The bridge foundations and the bridge superstructure can be assembled and installed on site using a small number of USFS crew or volunteers and using hand tools. No cranes or helicopters are needed to install preassembled bridge components.

photo of culvert

Installing an Arched Culvert with NAOPM/NOHVCC conference attendees

TU set up opportunities for teaching volunteers from TRH to build and install fiberglass bridges. To date TU crew and TRH members have assembled and installed 3 fiberglass bridges in the SHMUT. This bridge was installed in one afternoon with a 10 person crew.

The National Association of OHV Program Managers (NAOPM) and the National Off Highway Vehicle Conservation Council (NOHVCC) conducted their annual OHV conference in Houston, Texas in March, 2009. Each year one of the featured elements of this conference is a two day pre-conference trail ride. This year the pre-conference trail rides were conducted in the SHMUT to illustrate the trail restoration work being done there and to demonstrate the use of innovate technologies such as using fiberglass bridges and arched culverts as well as the application of more standard water control structures such as rolling dips with trail side water retention basins, changes in grade and climbing turns.

During the NAOPM/NOHVCC conference a presentation entitled “Creating Successful OHV Partnerships” was given to conference attendees. This presentation illustrated the history behind SHMUT partnership; how that partnership has evolved and demonstrated how forming similar partnerships can help conference attendees better manage their own OHV trail systems.

NAOPM and NOHVCC have developed a set of best management practices which were illustrated at this conference using the SHMUT as an example of a success story. These principles were demonstrated in the field during the trail rides and were presented as lectures during the conference. Some of these principles which are demonstrated at this conference include the following:

photo of man testing soil

Roger Poff teaching the use of a soil strength measuring device

The TU crew conducted a 40 hour SWECO Trail Dozer certification class in the spring of 2008. Twelve volunteers attended the 5 day class and have been certified at the basic operator level for use of the SWECO. These volunteers included members of the Trail Riders of Houston, The Greater Houston Off-Road Biking Association (GHORBA) and the Texas Motorized Trails Coalition (TMTC). TRH members will use this training and experience to help USFS staff use the SWECO to maintain the SHMUT after the current restoration project is completed.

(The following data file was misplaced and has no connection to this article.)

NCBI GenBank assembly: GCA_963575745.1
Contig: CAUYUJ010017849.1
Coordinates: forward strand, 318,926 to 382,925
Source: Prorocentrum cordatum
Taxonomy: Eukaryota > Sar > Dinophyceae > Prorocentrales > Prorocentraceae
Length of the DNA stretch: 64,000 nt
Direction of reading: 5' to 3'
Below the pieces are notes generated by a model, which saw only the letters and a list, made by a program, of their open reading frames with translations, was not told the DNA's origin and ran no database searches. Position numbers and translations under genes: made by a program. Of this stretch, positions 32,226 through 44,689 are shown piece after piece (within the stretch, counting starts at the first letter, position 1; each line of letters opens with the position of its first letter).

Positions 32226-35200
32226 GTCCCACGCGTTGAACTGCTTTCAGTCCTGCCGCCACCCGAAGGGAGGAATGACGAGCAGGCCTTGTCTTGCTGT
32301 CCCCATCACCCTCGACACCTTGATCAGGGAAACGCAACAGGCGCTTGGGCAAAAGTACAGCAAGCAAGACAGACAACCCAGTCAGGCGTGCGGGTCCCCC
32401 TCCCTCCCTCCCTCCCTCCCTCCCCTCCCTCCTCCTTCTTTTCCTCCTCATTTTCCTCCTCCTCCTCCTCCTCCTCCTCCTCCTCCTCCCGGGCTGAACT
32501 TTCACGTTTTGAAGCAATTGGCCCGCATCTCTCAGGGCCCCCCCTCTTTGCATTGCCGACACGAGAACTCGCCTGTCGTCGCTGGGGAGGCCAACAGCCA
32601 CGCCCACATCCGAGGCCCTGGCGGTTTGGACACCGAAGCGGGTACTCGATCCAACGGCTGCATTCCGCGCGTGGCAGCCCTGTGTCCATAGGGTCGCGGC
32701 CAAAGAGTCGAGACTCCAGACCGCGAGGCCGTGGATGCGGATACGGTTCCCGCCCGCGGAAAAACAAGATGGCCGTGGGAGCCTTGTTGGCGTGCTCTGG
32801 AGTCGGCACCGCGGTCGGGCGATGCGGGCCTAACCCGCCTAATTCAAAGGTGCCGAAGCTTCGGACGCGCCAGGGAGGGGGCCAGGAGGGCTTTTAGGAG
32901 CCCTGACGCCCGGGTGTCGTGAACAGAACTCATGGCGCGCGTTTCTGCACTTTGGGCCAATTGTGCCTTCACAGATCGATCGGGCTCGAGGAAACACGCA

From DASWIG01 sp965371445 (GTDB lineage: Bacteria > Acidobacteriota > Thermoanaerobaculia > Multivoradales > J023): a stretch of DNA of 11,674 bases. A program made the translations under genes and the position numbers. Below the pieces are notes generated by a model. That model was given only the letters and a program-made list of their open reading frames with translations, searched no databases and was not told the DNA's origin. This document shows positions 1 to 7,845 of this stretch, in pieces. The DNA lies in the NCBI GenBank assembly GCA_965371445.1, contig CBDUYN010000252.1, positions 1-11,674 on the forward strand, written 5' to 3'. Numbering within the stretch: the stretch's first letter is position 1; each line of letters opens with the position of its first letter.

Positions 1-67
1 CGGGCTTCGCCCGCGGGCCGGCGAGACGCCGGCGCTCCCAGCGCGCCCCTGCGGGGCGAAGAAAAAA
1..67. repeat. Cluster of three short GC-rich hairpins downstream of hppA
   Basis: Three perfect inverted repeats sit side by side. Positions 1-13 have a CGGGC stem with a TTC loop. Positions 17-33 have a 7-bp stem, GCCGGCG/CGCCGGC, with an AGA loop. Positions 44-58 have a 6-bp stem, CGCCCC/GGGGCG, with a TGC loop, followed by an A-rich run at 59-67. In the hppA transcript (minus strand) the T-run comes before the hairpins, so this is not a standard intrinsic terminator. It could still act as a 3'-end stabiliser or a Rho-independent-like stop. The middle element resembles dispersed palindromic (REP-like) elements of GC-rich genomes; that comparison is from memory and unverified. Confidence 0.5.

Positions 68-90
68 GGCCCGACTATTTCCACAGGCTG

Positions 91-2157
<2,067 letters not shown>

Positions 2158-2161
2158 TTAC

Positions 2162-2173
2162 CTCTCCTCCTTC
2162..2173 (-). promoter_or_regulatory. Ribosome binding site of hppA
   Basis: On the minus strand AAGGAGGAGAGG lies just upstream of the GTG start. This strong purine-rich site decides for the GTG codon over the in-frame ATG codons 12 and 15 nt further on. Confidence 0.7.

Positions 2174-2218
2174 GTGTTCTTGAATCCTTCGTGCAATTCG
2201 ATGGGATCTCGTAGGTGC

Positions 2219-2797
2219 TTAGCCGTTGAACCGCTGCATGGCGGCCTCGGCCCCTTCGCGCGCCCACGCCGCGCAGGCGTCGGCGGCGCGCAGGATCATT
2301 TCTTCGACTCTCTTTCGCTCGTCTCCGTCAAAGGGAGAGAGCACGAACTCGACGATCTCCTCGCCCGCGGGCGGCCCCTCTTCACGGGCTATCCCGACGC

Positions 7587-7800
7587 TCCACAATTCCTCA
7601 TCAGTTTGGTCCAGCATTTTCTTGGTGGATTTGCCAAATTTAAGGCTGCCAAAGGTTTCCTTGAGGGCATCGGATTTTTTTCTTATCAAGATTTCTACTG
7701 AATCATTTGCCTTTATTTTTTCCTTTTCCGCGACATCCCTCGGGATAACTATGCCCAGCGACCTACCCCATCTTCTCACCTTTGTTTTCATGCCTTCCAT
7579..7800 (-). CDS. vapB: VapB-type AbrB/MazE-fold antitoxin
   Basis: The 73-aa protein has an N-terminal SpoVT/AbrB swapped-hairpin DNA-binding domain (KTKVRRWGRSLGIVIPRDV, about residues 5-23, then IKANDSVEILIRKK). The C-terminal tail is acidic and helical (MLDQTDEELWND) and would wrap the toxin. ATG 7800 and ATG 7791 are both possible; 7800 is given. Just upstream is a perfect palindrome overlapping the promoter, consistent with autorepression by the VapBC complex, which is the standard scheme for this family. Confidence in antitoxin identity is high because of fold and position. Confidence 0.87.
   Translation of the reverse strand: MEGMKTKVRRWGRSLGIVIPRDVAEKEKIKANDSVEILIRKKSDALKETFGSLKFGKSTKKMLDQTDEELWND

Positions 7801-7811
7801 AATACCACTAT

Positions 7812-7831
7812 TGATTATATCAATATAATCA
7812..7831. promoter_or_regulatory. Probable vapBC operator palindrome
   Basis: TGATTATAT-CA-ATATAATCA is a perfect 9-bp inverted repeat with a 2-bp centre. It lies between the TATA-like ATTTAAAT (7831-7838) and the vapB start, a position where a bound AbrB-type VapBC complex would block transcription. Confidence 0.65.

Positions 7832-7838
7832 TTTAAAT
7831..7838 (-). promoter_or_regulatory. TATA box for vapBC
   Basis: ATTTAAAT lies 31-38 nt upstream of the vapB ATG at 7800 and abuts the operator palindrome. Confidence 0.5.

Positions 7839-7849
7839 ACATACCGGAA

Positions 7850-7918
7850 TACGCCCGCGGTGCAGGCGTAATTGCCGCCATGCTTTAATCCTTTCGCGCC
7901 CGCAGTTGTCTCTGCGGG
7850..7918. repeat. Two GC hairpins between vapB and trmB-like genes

TU introduced the use of “arched culverts” in Texas to replace conventional round corrugated metal culverts and hardened stream crossings. Arched culverts are corrugated plastic devices and are made from recycled high density polyethylene. These culverts have a number of advantages over conventional culverts and hardened stream crossing which include:

Arched culverts are open on the bottom to the natural streambed and provides an unobstructed migration pathway along stream channels for fish, insects, amphibians, plants and animals;

Arched culverts produce no turbulent hydraulic features at the intake and outlet of the culvert. This feature greatly reduces the erosion associated with the use of conventional culverts and makes them much less likely to wash out during high water events;
Arched culverts provide up to 70% of their volumetric flow capacity in the first 6 inches from the base of the culvert. This feature makes the culverts much less likely to wash out during significant rain events.

TU set up teaching opportunities during the NAOPM/NOHVCC conference trail rides. Conference attendees had an opportunity to have the TU crew explain the advantages of using arched culverts, to have the installation procedure demonstrated in the field and to get personally involved in the installation of the culvert.

TU also worked with volunteers from TRH to teach installation techniques for arched culverts.

TU asked Roger Poff, a retired USFS Soils Scientist, to work with local USFS staff and volunteers to develop a better wet weather management policy and decision making procedures based on trail condition monitoring using instrumentation. Roger developed a map of all of the common soil types found in the SHMUT system. He has worked with local staff and volunteers to calibrate tools which measure soil water saturation and soil strength to soil types. After the tools were calibrated to the soil types found in the SHMUT system appropriate locations were selected which be representative of system-wide trail conditions. Local USFS staff and volunteers now work together to monitor these locations to help make better decisions for when the trail are too wet for riding and when the trail can be opened after they have been closed for wet weather events.